October 4th, 2011

ALDS Game 4: Tigers vs. Yankees

Jim Leyland said he put Don Kelly in the lineup to get a little more speed going. Coincidentally. A.J. Burnett had 25 wild pitches in the regular season, 10 more than anybody else in baseball.

All in all, the Tigers don’t have terribly good numbers off A.J. Burnett, who doesn’t have terribly good numbers in general. He has been effectively wild (or wildly effective?) in his AL years against Detroit, and the Tigers have to find a way to use his wildness against him without having to rely on the long ball.

 

TIGERS

  1. Austin Jackson, CF (1-for-2, HR off Burnett)
  2. Ramon Santiago, 2B (1-for-4)
  3. Delmon Young, LF (3-for-15, 6 K’s)
  4. Miguel Cabrera, 1B (3-for-14 off ex-teammate)
  5. Victor Martinez, DH (7-for-27, 2 2B’s, HR, 6 walks)
  6. Don Kelly, RF (0-for-2)
  7. Jhonny Peralta, SS (3-for-13, HR, 6 RBIs)
  8. Alex Avila, C (1-for-2)
  9. Wilson Betemit, 3B (6-for-23, 3 2Bs, 9 K’s)

P: Rick Porcello

YANKEES

  1. Derek Jeter, SS (0-for-9 off Porcello)
  2. Curtis Granderson, CF (2-for-5)
  3. Robinson Cano, 2B (5-for-11)
  4. Alex Rodriguez, 3B (1-for-4)
  5. Mark Teixeira, 1B (1-for-10)
  6. Nick Swisher, RF (3-for-10, HR, 4 RBIs, 2 BBs)
  7. Jorge Posada, DH (3-for-9, 2 BBs)
  8. Russell Martin, C (1-for-4, 2 BBs)
  9. Brett Gardner, LF (1-for-9)

P: A.J. Burnett

Avila update: Tweaked knee, feels fine

When Alex Avila was seen hobbling around the Tigers dugout in the seventh inning following a play at first base, the fear was that he had turned his ankle stepped on the bag thanks in part to a wild throw from Alex Rodriguez. Turns out it was actually his knee, which gave way a little on the shift below.

He stayed in the game, obviously, and he said after the game he was fine. But coming off a foul ball in which he slipped on the wet on-deck circle and had manager Jim Leyland terrified he’d pulled a groin, he seems to be creating concern.

“Just a little tweak in my knee,” Avila said. “The contact, that’s going to happen when you step on somebody’s foot running at full speed.’

Rogers returns to Comerica Park

The last time Kenny Rogers was at Comerica Park, he was still pitching. The last time he was here for a postseason game, he was supposedly throwing 95 mph.

He guaranteed people he wouldn’t be doing that for his ceremonial first pitch. But he still had some power on his fastball in the dirt. He spent some time beforehand in the batting cage, trying to see how hard he could still throw. It worked.

It was catching practice for Brandon Inge, one of four Tigers players left from that 2006 team Rogers led to the World Series. It was a long-awaited return for Rogers, who made a clean break from the game once he retired in 2008 and went home to Texas.

“I would say the first year I missed it a little bit,” he said. “But when it came down to it, I knew my body was just ready to be done. I hurt all over a lot of times. After the first year, the itch went away, and I knew it was the right decision. I’m not much for not being able to, I guess, carry my weight. I didn’t feel like I did that the last year. I was hurt too much and not able to get out there. That’s one thing I didn’t want to do.”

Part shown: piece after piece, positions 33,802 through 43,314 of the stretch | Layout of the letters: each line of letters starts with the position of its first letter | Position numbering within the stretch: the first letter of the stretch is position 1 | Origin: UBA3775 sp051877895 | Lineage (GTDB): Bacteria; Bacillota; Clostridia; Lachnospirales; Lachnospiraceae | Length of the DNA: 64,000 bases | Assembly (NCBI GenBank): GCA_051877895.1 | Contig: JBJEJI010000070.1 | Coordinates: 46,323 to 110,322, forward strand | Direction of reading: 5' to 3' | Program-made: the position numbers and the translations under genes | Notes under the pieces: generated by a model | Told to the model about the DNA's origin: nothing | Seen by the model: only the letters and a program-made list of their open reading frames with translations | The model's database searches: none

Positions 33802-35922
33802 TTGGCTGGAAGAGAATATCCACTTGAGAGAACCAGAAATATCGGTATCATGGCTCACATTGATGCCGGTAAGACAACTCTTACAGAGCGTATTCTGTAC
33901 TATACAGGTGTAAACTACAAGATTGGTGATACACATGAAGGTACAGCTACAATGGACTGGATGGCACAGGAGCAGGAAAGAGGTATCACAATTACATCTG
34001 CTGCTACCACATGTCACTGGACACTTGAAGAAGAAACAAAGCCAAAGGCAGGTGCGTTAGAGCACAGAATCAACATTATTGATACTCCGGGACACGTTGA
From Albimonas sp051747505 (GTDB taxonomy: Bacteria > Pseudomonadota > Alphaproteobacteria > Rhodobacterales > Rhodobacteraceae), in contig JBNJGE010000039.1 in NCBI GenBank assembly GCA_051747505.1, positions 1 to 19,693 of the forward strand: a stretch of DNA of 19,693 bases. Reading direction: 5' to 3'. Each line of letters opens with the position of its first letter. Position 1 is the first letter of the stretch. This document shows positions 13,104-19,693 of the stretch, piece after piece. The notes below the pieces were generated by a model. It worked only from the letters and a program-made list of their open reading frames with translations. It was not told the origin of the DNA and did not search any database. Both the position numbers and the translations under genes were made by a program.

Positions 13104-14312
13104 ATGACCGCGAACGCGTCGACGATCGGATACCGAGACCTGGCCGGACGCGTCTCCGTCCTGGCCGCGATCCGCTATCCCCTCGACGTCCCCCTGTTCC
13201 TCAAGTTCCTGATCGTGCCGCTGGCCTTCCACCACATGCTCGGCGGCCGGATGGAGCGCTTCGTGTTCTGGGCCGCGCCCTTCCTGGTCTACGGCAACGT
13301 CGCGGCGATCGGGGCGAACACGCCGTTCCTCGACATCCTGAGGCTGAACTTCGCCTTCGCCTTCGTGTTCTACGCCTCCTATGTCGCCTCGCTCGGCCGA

He went from being a full-time pitcher to a full-time father and coach, no transition needed. Part of it, he said, was the wear and tear on a 40-something year-old body, a good share of which he believes came from those fastballs in 2006.

“I think I physically paid for those few games,” he reflected, “because I tried to throw the ball so much harder than normal. Then the next Spring Training, I’m getting an artery taken out of my leg. But it was by far worth it for me.”

The rest was just a desire to take a step back. He wouldn’t rule out the idea of coaching again once his kids go off to college, but that’s for another time. Even in his limited baseball watching, though, he’s getting a glimpse of the Tigers.

“I got away from the game a lot,” Rogers said. “I haven’t watched a full game since I left. But I have watched a few innings of Justin [Verlander] and Rick [Porcello] once in a while just to watch, just to see what’s going on.”

What he has seen from Verlander has impressed him, enough so that he supposedly let him know at some point this season he had become a pitcher, not a thrower. After Monday’s win was over, Rogers in the clubhouse talking with Verlander.

“Without a doubt, he’s had the best stuff I’ve ever seen from a pitcher,” Rogers said, “as good a curveball, change-up, excellent fastball, and he can dominate any lineup they put out there. But over the years that I was here, he was by far more of a thrower and trying to throw to a vicinity, and not locating very well.

“This year I have no doubt — I watched a lot of games where I saw a pitcher evolving, locating a lot more than he used to. And basically the trajectory of his pitches were crisper, more of a downward angle and not flat, which I like. It shows he was as dominant as any pitcher in baseball this year. It’s a credit to his work.”

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